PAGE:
Hobart’s single-use plastic ban spells bigger opportunity, says WMRR

"The ultimate goal is avoiding the creation of these materials in the first place."

The Waste Management and Resource Recovery Association of Australia (WMRR) has welcomed Hobart City Council’s proposal to phase out single-use plastics by 2020, however, the association believes the transition stands a better chance of success if it were rolled out state-wide and ideally nationally, querying how it can be enforced otherwise.

Earlier this month Hobart City Council voted in favour of a by-law designed to restrict the use of single-use plastic takeaway packaging. The by-law encompasses the packaging in which takeaway food is supplied to consumers at the point of sale.

It includes items such as plastic cutlery; sauce sachets; plastic takeaway hot food containers and lids; plastic straws; plastic lined noodle boxes; plastic lined coffee cups; plastic lids on takeaway cups and plastic sandwich wedges.

The change will only affect packaging that is provided at the point of sale, such as when food is prepared onsite then packaged for takeaway. Pre-packaged food (food that is already packaged like chocolate bars and soft drinks) will not be affected. Pre-packaged fruit and vegetables from the supermarket, will also not be affected.

Under the changes, businesses within the Hobart area will need to start phasing out single-use plastics, moving towards re-useable or compostable packaging, such as paper, cardboard and bioplastics which present lower risks to human health and the environment.

WMRR said it supports eliminating single-use items including plastics as far as possible, favouring instead an emphasis on products designed for reuse and where practicable and conceivable, avoiding single use items and demand for them, including packaging.

“The ultimate goal is avoiding the creation of these materials in the first place, given what we are doing is effectively designing waste,” WMRR CEO, Gayle Sloan said.

“Hobart City Council has certainly proven that it is willing to take the lead by voting for a ban and could set the bar for other councils to follow. However, we must not undermine the value of working on such initiatives on a state-wide and nation-wide level.”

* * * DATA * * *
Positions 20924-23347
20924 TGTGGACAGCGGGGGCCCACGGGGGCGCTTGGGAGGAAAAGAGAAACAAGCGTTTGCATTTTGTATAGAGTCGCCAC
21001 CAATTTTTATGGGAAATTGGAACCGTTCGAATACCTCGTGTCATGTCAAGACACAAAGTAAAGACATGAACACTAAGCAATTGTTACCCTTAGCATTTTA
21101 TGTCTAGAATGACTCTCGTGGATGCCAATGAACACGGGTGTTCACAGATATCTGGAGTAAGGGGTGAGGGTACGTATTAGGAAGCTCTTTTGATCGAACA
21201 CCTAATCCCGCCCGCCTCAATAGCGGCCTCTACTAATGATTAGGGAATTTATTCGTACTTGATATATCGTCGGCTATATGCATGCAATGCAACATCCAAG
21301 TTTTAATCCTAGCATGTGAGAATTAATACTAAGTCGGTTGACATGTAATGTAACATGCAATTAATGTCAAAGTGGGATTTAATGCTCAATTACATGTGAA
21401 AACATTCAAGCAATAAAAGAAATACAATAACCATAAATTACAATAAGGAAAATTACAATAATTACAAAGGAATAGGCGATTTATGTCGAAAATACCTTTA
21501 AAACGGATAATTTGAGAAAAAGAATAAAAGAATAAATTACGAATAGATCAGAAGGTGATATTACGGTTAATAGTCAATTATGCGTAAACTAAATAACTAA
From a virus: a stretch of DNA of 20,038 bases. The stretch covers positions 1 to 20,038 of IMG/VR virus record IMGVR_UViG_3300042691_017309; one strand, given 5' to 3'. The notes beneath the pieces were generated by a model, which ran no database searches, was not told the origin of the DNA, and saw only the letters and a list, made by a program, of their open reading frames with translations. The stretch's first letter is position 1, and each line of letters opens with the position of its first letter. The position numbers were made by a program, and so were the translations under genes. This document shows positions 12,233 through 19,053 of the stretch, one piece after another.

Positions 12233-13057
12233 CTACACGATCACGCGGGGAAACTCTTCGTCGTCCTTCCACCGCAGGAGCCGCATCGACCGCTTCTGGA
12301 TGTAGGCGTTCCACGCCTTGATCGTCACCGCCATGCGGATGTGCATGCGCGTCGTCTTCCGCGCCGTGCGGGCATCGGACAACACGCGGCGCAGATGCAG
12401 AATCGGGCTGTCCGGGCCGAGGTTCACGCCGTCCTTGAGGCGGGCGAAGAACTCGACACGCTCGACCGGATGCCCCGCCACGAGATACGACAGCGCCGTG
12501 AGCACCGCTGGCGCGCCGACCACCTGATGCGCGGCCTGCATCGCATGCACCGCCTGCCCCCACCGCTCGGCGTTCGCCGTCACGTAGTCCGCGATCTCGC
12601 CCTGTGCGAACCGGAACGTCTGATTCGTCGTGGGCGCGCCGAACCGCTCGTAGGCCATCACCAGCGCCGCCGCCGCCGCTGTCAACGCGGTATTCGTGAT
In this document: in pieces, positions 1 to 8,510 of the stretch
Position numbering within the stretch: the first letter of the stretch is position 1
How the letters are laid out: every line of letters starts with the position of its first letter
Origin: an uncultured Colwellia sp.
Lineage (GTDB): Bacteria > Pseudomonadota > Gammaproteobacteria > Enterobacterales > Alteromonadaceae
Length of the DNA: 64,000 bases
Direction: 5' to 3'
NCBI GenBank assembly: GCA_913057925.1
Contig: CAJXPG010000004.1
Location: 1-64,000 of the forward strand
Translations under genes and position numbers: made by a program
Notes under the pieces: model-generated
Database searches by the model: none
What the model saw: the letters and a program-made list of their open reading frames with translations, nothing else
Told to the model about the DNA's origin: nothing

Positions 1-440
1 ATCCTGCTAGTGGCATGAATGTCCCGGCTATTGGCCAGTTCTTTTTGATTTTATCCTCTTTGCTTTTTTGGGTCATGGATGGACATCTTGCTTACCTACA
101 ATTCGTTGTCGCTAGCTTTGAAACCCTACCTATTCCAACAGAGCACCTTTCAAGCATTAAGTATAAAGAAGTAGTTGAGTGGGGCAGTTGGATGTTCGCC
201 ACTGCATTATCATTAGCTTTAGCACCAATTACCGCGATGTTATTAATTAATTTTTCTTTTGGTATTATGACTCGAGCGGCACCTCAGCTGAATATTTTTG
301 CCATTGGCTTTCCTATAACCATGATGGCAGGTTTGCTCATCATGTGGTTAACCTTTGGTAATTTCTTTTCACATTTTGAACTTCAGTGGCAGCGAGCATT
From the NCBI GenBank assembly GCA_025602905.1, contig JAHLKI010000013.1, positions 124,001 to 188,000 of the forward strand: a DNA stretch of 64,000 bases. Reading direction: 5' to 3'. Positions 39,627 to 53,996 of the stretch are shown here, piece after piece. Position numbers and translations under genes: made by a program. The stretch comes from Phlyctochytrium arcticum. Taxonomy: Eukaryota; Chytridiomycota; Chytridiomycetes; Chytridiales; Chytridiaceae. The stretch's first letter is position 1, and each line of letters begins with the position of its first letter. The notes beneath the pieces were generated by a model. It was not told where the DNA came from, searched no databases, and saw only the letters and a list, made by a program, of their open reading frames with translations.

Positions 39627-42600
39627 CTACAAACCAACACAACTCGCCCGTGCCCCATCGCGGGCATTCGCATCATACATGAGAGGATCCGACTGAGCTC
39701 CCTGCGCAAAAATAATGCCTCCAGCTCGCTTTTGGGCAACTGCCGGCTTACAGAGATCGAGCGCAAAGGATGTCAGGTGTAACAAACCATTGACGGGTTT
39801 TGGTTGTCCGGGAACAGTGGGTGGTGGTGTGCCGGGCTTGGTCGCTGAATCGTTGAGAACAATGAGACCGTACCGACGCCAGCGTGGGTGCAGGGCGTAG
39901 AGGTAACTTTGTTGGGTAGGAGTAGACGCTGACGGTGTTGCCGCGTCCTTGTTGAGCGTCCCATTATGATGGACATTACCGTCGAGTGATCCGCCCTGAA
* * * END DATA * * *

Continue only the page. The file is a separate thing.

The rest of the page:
Sloan said adoption of a single-use plastics ban by the state government would lead to much-needed consistency in messaging and education, which are key in changing consumption behaviours. It would also ensure a level playing field for businesses across the State instead of putting only Hobart businesses at a disadvantage as there will be a short-term economic impact.

“We would support Hobart City Council to continue to take the lead by lobbying the state government to implement the ban instead of going it alone and while doing so, to continue to place emphasis on avoidance and reuse.

“However, with the passing of the single-use plastics by-law, it is critical that council consults and works with all stakeholders throughout the process and rolls out incentives and grants to assist businesses during the transition.”

The by-law has been submitted to the Director of Local Government (state government) for consideration. If satisfactory the director will certify that the Council may commence with public consultation before formally making the by-law. Council will publish a public notice and seek comment for a period of at least 21 days.

The announcement follows Qantas Group’s plans to become world’s first airline to reuse, recycle and compost three-quarters of its general waste by the end of 2021, and the ACT government’s proposal to ban single-use plastics.

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